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Thursday, March 16, 2017

San Leandro proposes tax rate on cannabis purchases

San Leandro's initial tax rate on cannabis
purchases could start at 7 percent, according
to a city staff report.
SAN LEANDRO CITY COUNCIL
San Leandro city staff is proposing a tax rate on cannabis purchases that would exceed Oakland and Berkeley.

Next week, the San Leandro City Council will be presented with a cannabis business tax that would begin at 7 percent of gross receipts through June 2018 and gradually increase to 9 percent by 2021, according to the proposal.

The two East Bay cities with the largest number of cannabis dispensaries--Berkeley and Oakland--currently tax purchases at 2.5 percent and 5 percent, respectively. San Leandro's proposed rate would eventually rival San Jose, which taxes cannabis at 10 percent. The rate is still well below Hayward, which does not permit dispensaries, but nonetheless asked voters last fall to approve a 15 percent tax on future use.

San Leandro, meanwhile, has issued conditional-use permits for three dispensaries. Harborside San Leandro is slated to open soon, while two others, Blum San Leandro and the Davis Street Wellness Center, have not yet settled on locations.

The uncertainty over the San Leandro dispensary's ability to compete with the proposed 7 percent tax rate while neighboring cities charging lower rates is a reason for the gradual increases, said a city staff report.

Under the plan, San Leandro's tax rate would start at 7 percent until the end of June 2018, then rise to 8 percent through June 2019 before topping out at 9 percent in 2021.

Last year, San Leandro city staff estimated passage of a cannabis business tax, based on the full 10 percent rate allowed by the ballot measure, would generate roughly $500,000 in additional annual tax revenue.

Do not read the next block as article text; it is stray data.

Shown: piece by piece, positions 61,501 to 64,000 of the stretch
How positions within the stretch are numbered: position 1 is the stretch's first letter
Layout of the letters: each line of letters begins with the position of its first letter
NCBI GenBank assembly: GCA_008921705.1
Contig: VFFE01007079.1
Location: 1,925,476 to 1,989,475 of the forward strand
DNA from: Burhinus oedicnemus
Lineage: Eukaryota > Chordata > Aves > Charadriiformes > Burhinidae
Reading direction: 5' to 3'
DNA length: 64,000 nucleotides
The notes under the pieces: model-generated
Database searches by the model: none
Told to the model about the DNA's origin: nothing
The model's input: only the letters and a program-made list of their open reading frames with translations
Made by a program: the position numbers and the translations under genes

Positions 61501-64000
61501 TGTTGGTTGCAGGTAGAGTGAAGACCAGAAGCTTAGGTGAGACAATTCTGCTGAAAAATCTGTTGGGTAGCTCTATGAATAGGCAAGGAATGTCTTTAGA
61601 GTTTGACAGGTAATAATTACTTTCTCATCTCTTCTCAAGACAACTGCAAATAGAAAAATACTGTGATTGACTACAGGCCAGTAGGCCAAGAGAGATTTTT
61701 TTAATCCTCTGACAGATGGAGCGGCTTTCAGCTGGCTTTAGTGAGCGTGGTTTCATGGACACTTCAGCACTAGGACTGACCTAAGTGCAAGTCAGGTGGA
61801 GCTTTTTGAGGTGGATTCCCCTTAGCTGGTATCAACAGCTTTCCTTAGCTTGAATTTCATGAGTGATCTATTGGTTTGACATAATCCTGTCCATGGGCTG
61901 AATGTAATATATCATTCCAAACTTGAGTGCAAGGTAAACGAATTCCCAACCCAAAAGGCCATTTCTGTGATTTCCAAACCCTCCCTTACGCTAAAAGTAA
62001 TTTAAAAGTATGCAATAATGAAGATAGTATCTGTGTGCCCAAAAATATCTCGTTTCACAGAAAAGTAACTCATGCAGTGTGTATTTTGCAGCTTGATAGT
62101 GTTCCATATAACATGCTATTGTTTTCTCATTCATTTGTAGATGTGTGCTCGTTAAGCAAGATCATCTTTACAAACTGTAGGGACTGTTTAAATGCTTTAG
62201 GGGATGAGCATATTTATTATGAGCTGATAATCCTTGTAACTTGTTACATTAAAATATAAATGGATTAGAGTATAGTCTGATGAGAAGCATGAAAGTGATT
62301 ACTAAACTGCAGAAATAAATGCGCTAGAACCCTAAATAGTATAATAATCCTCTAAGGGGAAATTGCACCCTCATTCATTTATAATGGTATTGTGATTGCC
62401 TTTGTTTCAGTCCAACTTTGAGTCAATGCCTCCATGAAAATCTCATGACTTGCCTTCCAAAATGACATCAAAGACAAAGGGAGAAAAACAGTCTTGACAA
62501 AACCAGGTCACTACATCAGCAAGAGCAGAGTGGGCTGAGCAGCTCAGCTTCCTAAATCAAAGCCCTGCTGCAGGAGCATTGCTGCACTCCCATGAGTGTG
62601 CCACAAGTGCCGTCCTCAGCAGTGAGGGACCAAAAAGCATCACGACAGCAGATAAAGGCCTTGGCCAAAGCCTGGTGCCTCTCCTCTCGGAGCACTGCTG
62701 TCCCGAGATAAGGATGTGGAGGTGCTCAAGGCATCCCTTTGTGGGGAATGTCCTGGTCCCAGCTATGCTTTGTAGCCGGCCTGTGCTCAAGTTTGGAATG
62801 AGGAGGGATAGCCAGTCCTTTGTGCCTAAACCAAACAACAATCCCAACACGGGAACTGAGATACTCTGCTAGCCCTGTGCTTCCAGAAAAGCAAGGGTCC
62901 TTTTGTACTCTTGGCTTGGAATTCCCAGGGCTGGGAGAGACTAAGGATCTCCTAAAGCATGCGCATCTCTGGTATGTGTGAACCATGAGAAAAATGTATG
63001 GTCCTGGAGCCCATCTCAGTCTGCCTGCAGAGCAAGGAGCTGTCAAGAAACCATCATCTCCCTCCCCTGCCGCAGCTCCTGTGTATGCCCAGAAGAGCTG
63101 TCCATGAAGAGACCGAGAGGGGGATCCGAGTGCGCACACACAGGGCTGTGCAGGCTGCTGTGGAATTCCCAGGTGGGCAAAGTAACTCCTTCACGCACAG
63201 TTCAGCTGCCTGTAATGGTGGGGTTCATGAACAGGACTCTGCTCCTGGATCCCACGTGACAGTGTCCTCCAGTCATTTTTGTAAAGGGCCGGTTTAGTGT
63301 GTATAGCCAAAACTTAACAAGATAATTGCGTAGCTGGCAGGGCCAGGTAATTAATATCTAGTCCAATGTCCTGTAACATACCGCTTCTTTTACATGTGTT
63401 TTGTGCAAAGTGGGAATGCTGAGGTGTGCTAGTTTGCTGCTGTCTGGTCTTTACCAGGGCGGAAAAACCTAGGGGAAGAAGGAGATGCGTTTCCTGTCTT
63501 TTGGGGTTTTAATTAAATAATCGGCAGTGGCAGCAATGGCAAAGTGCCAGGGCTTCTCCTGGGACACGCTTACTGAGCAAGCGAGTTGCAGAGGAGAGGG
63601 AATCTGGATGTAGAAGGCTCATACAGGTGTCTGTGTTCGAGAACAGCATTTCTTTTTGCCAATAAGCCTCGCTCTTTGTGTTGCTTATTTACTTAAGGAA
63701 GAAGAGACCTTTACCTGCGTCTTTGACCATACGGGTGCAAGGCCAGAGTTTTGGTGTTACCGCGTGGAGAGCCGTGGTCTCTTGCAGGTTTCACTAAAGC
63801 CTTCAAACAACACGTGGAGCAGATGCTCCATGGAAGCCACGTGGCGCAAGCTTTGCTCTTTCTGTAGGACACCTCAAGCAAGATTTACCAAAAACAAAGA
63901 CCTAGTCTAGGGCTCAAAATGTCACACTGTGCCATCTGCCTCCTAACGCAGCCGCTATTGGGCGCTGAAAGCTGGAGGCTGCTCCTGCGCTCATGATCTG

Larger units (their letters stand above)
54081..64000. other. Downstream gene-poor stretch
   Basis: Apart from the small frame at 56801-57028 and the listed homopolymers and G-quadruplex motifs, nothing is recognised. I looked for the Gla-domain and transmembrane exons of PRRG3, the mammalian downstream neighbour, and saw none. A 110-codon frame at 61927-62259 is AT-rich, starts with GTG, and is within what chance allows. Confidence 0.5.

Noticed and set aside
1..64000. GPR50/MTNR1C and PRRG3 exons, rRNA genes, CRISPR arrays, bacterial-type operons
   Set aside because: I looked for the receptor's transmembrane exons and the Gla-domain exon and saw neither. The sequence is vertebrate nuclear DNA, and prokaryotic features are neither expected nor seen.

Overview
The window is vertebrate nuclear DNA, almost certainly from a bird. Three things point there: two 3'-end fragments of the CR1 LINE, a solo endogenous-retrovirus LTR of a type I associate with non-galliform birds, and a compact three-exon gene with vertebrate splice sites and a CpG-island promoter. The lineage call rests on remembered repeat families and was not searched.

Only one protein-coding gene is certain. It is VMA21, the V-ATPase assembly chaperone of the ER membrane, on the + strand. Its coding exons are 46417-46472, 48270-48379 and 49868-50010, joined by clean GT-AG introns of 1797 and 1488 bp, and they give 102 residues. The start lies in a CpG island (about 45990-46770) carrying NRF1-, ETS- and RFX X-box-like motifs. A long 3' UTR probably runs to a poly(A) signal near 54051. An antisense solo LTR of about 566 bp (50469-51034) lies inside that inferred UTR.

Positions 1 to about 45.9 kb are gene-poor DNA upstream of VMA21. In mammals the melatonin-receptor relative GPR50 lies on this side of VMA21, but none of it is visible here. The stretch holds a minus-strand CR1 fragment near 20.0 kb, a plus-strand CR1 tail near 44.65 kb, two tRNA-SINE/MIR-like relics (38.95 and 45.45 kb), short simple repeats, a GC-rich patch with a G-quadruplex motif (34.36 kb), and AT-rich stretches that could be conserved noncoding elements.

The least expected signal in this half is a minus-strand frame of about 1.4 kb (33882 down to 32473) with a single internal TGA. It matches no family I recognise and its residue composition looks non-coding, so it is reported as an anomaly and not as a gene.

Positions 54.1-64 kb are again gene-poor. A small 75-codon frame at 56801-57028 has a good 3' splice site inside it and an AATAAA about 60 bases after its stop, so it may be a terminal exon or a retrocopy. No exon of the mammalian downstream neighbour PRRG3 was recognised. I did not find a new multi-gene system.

More than 75 percent of San Leandro voters approved Measure NN last November allowing the city to tax cannabis businesses. At the same time, statewide voters also approved Proposition 64, which includes an additional 15 percent excise tax on cannabis-related purchases.

2 comments:

  1. By MW:

    Aw decades ago when I lived in the Midwest, I knew a guy, and who we will refer to as X, who had inherited a shirt manufacturing business from his father, and with the business originally located in a major Midwestern city.

    However X found that one of the Southern states, I believe it was Tennessee, was willing to provide huge financial incentives to businessmen such as himself who moved their operations to that state, so he did gradually move more and more of his operation to that state.

    So let me suggest that the various cities in the Bay area do something similar, in other words get in an all out was to see which one can provide the friendliest environment for the drug pushers, and which will also have the added benefit of increasing the number of drug addicts in the Bay area.

    ReplyDelete
  2. By MW:

    The very beginning of my above entry should read: "A FEW DECADES AGO"

    ReplyDelete